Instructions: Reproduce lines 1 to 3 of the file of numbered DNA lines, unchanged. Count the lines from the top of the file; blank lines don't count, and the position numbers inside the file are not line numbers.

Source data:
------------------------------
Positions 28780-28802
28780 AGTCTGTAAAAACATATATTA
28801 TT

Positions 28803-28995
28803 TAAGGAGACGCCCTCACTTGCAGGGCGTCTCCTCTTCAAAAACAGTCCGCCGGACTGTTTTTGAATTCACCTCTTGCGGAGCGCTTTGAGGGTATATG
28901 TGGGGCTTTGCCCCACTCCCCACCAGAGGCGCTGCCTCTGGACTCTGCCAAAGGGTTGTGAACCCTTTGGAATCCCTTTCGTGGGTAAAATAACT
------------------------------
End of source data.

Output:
Positions 28780-28802
28780 AGTCTGTAAAAACATATATTA
28801 TT